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New ILO report on the situation of workers of the occupied Arab territories

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(ILO/07/22)
GENEVA (ILO News) - The annual report of the International Labour Office (ILO) on the situation of workers of the occupied Arab territories paints a grim picture of their plight, which it says has continued to worsen dramatically over the past year.

According to the report, the number of households below the poverty line jumped by 26 per cent between March 2006 and March 2007, while per capita gross domestic product (GDP) in the occupied Arab territories was 40 per cent lower in 2006 than in 1999. The report also said seven out of ten households, comprising some 2.4 million persons, are in poverty.

According to the new report, social hardships have deepened and the economic crisis has accelerated since May 2006 as a result of a major contraction in average income. It put the immediate cause as the non-payment of full wages of public employees since April 2006, the decline in public and private investment, and the growing difficulties faced by enterprises in moving their products to domestic and international markets, the report said, attributing this mainly to the fact that multiple barriers to and controls on mobility of people and goods have intensified in 2006.

"There is territorial disintegration, with a tight network of closures, sophisticated controls and the expansion of illegal settlements", says the report, adding that "closures are the main cause of the worsening socio-economic situation of Palestinian women and men".

The report says two out of three persons are without employment, either because they are unemployed or because they are outside the labour force. According to the report, some 206,000 people or 24 per cent of the labour force were unemployed in December 2006.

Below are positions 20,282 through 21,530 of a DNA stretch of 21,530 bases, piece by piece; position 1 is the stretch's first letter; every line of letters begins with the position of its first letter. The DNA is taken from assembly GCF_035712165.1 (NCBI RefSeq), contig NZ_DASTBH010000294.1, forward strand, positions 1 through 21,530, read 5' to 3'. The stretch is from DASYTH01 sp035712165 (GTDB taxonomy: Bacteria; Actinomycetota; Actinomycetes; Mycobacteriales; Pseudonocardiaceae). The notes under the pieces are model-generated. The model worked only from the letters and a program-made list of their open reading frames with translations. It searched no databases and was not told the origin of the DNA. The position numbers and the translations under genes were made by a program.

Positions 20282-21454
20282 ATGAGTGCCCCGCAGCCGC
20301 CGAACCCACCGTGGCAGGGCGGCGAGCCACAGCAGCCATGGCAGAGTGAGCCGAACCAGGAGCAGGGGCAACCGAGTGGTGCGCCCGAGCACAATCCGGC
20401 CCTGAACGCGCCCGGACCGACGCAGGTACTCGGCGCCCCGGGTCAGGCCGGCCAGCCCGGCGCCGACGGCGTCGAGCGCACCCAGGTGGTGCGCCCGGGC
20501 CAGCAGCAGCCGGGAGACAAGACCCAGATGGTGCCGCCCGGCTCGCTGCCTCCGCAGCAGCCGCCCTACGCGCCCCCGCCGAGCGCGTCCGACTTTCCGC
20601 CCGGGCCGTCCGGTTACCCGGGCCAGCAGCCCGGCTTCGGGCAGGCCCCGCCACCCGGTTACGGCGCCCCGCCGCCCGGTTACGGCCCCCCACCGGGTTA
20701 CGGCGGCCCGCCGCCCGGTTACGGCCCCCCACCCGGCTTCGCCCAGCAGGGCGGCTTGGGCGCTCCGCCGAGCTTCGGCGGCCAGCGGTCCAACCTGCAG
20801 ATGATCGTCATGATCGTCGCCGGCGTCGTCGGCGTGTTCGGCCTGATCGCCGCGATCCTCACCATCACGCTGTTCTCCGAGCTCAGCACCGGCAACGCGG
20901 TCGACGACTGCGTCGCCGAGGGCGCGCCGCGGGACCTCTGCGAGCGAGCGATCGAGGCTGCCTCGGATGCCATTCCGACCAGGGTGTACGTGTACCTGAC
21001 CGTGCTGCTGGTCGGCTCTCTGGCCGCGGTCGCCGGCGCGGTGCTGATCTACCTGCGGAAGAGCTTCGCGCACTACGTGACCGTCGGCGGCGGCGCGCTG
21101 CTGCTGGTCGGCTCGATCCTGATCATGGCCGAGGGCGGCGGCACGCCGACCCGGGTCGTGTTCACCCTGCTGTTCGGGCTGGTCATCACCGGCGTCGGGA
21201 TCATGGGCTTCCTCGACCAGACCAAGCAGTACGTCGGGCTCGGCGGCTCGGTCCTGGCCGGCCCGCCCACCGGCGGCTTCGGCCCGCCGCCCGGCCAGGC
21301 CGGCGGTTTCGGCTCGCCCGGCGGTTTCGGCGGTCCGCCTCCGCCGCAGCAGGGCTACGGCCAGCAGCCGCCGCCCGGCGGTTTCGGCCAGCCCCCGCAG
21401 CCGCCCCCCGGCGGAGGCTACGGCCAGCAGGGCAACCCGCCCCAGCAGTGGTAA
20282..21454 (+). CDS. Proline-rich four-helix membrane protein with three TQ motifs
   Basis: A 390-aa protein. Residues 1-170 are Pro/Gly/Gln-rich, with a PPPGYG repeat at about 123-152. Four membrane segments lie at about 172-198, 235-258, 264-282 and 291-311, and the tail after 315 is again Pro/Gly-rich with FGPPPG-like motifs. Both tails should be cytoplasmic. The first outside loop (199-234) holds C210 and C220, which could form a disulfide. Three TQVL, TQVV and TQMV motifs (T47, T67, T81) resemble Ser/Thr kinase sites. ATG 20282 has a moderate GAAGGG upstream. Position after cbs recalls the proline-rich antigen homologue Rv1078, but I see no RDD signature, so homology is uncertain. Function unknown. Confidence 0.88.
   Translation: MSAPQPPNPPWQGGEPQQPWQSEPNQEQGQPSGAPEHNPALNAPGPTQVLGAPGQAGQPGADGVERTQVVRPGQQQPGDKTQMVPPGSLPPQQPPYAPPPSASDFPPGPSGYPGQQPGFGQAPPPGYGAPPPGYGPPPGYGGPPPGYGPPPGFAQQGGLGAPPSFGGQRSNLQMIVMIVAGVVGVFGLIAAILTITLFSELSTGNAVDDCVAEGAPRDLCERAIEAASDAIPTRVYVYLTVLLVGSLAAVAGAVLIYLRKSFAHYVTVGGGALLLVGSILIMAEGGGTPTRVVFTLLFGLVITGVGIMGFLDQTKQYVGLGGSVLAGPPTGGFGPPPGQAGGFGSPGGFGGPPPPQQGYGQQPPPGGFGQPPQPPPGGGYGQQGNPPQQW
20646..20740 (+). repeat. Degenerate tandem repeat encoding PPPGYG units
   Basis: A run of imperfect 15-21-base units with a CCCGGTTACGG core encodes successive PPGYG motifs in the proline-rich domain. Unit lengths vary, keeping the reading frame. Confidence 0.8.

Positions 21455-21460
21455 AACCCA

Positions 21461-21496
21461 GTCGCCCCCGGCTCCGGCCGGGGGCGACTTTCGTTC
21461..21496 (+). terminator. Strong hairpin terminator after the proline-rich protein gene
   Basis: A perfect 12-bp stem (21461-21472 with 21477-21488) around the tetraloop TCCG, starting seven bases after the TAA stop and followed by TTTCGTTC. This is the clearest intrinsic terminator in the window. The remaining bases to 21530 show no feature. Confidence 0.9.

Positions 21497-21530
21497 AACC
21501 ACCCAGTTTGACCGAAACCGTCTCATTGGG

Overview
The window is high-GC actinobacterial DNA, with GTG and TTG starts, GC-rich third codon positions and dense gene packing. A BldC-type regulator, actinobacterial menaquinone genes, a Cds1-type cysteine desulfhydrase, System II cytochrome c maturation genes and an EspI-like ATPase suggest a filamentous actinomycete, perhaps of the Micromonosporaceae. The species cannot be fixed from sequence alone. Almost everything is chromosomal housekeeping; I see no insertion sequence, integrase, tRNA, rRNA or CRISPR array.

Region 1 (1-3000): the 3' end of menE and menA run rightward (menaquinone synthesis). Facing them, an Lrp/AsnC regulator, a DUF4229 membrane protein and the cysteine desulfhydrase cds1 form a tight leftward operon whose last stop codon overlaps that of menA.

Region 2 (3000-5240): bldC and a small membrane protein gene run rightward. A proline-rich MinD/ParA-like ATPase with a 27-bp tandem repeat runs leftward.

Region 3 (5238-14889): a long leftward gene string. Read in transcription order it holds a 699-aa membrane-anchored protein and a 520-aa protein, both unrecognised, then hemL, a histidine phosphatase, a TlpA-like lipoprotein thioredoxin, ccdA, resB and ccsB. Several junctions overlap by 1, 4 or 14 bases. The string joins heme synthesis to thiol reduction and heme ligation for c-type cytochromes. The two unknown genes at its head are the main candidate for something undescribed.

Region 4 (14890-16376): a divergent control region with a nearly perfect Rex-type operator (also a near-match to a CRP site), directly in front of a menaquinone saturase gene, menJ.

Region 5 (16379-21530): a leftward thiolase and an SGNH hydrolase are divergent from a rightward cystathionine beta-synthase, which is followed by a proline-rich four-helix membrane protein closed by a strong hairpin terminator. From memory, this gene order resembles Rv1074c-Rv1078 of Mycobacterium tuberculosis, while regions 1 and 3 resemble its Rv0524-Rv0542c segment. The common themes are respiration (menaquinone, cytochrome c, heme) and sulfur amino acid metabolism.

The economic crisis has been compounded by a virtual breakdown of public institutions that has undermined national capacity, decision-making and internal reform.

The report was prepared for the ILO's International Labour Conference which opens its annual session here on 30 May. The findings of the report are based on missions sent to the occupied Arab territories and Israel and to the Syrian Arab Republic earlier this year to assess the situation of workers of the occupied Arab territories, including the West Bank, Gaza and the Golan.

The mission documented the continued intimidation and harassment of Arab workers as well as discrimination of Arab employers. According to the report, access to legal process is often delayed and costly for workers who can ill afford it. Arab entrepreneurs, workers and independent producers and farmers suffer multiple discrimination in access to employment and markets, the report says.

"Reducing and removing barriers to the mobility of persons and goods within the territories, between Gaza and the West Bank and with the outside world, while ensuring security in Israel, is foremost among the measures that could avert the mounting economic and social crisis in the occupied territories", the report says.

The economy, enterprises and employment need much more attention on the part of Israel, the Palestinian Authority and international donors, the report says, adding that entrepreneurs and workers need support in order to consolidate enterprises, encourage new investment and diversify economic activity. This could contribute to fostering security and moving closer to a long-term negotiated solution to the conflict, the report says.

In response to these challenges and in line with requests from ILO partners in the region to intensify the ILO's programme of technical cooperation, an ILO technical mission will visit the occupied territories as soon as possible in order to draw up detailed proposals to promote employment opportunities, enterprise development and tripartite dialogue through strong employers' and workers' organizations.

The ILO remains committed to supporting its constituents in their pursuit of sustainable livelihoods in conditions of security, equality and dignity - fundamental for the realization of a just peace.